Ecological aspects of deep-sea mining

The JPI Oceans Pilot Action "Ecological Aspects of Deep-Sea Mining" assesses the ecological impacts which could arise from commercial mining activities in the deep-sea.


Global interest amongst policy makers, mining companies and researchers in the exploration and exploitation of deep-sea minerals is on the rise. The lack or limited availability of certain elements and minerals from terrestrial ore deposits have made raw materials from the marine environment a target for future mining operations. Minerals from polymetallic nodules, crusts and submarine-exhalative sulphides are seen as essential for the electronics industry, future transport technologies and renewable energies. However, commercial deep-sea mining will have a major impact on fragile deep-sea ecosystems. The issue was recently highlighted at the 2015 G7 Leaders summit.

Collecting minerals will destroy the top layer of the seabed, causing disturbance and disruption to the flora and fauna in the mining tracks. In addition, the propulsion system of the collector will stir up sediments into the water column, potentially burying organisms in an area around the mining track. To minimise human impact on the benthic ecosystems, long term studies, prior to mining activities, of environmental consequences are essential.


The principal aim of the action, as decided by JPI Oceans’ Member Country representatives together with nationally nominated scientific experts, is to study of the long-term ecological effects of deep-sea mining.

To realise this aim, the German Federal Ministry of Education and Research (BMBF) offered 90 days of on-site research on the recently inaugurated RV Sonne (plus an additional 18 days for vessel transit) for a cruise in the Pacific in early 2015. A group of international scientists under the lead of Matthias Haeckel (GEOMAR) and Pedro Martinez (German Centre for Marine Biodiversity Research / Senckenberg institute) subsequently developed a common scientific proposal for this cruise. Following a positive evaluation of the cruise proposal by both the JPI Oceans Strategic Advisory Board and international reviewers, member countries have endorsed the cruise proposal.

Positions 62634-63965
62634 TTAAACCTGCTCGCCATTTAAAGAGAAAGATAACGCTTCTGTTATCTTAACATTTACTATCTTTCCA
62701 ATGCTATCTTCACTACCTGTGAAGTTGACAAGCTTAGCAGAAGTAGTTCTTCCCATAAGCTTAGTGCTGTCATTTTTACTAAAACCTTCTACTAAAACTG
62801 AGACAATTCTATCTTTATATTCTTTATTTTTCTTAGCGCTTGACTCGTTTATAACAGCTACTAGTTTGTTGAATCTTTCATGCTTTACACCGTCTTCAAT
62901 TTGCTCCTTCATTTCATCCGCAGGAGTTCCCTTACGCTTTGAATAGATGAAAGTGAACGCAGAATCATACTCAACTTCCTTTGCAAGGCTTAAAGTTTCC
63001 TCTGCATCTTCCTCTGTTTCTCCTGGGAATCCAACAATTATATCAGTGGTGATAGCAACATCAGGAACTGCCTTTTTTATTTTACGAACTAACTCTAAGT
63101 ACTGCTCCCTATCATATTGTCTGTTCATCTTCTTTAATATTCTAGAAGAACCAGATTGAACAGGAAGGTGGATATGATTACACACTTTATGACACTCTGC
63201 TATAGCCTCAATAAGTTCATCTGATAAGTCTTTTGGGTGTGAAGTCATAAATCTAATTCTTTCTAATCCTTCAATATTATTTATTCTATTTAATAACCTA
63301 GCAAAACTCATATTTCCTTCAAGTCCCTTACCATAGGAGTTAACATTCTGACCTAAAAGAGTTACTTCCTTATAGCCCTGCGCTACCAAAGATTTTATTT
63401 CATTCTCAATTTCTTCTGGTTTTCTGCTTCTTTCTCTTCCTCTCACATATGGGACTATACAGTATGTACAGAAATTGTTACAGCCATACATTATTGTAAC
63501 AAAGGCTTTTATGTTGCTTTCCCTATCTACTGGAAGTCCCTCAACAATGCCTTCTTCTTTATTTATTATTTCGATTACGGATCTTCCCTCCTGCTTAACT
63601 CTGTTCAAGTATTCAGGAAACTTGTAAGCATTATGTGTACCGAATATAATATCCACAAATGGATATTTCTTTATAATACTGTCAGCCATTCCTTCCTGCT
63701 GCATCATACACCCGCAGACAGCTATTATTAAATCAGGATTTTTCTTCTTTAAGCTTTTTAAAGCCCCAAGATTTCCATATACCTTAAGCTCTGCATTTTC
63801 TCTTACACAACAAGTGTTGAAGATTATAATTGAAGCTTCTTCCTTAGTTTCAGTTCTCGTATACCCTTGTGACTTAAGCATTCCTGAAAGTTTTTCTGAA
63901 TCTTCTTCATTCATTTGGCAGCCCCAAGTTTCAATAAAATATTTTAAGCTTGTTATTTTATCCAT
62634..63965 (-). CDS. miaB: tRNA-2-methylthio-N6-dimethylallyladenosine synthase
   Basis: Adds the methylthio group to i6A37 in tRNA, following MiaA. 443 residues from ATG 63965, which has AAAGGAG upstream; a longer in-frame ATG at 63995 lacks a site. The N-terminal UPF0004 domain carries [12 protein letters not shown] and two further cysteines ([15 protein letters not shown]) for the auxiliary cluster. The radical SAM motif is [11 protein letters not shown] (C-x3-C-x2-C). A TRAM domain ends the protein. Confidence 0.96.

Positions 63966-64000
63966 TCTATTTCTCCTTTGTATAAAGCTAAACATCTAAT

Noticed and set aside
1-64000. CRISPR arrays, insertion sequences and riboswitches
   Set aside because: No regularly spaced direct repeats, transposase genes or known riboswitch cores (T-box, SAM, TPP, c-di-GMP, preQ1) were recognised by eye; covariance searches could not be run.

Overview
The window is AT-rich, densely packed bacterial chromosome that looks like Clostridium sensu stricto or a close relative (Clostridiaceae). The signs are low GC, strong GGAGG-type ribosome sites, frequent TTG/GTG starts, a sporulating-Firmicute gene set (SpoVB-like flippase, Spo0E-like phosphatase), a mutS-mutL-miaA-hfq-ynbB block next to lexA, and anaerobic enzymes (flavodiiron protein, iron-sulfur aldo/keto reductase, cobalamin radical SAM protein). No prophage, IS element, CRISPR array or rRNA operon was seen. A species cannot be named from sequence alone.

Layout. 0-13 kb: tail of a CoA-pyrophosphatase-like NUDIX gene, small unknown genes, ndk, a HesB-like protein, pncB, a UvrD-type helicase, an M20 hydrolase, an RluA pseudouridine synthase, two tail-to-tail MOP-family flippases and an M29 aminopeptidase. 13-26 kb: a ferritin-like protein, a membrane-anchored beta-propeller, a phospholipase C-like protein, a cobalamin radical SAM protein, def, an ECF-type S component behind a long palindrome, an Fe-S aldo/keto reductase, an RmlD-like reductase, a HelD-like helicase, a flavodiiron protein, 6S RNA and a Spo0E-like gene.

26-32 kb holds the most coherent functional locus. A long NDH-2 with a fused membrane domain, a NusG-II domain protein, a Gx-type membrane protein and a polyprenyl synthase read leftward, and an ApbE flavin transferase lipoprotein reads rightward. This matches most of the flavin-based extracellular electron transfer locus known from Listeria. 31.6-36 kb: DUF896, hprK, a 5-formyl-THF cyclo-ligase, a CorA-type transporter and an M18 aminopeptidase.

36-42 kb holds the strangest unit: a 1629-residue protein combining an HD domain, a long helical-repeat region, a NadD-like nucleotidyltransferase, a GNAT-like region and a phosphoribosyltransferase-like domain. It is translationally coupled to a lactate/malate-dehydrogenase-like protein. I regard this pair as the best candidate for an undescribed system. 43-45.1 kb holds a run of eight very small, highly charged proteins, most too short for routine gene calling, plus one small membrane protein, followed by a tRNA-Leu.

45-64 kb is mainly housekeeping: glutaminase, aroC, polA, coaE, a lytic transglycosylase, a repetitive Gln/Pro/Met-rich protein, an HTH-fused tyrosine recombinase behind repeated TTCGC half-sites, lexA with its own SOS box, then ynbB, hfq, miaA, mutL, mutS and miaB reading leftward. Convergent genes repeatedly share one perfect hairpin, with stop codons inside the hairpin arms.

A three-legged cruise visited the DISCOL (DISturbance and re-COLonization experiment) area off the coast of Peru. Here sea-floor disturbance experiment were carried out in the 1980s to simulate mining impact. The cruise also visited the various claims of European countries in the Clarion-Clipperton Fracture Zone in the Pacific Ocean.

On this cruise as well as in subsequent shore-based analyses, researchers from eleven countries (BE, DE, FR, IT, NL, NO, PL, PT, RO, SE, UK) will:

  • assess the scale of recovery, the ecosystem status, and the biogeochemical situation of the DISCOL site by comparing disturbed with adjacent undisturbed sites.
  • test a range of modern rapid assessment methods and monitoring techniques for defining the ecosystem status and for improving our understanding of dynamics of abyssal environments before and after anthropogenic disturbances.
  • conduct a comparative ecological genetic baseline study as well as a comparative geochemical and hydrodynamic investigation. This will strengthen baseline studies that must be undertaken by European holders of exploration licences from the International Seabed Authority.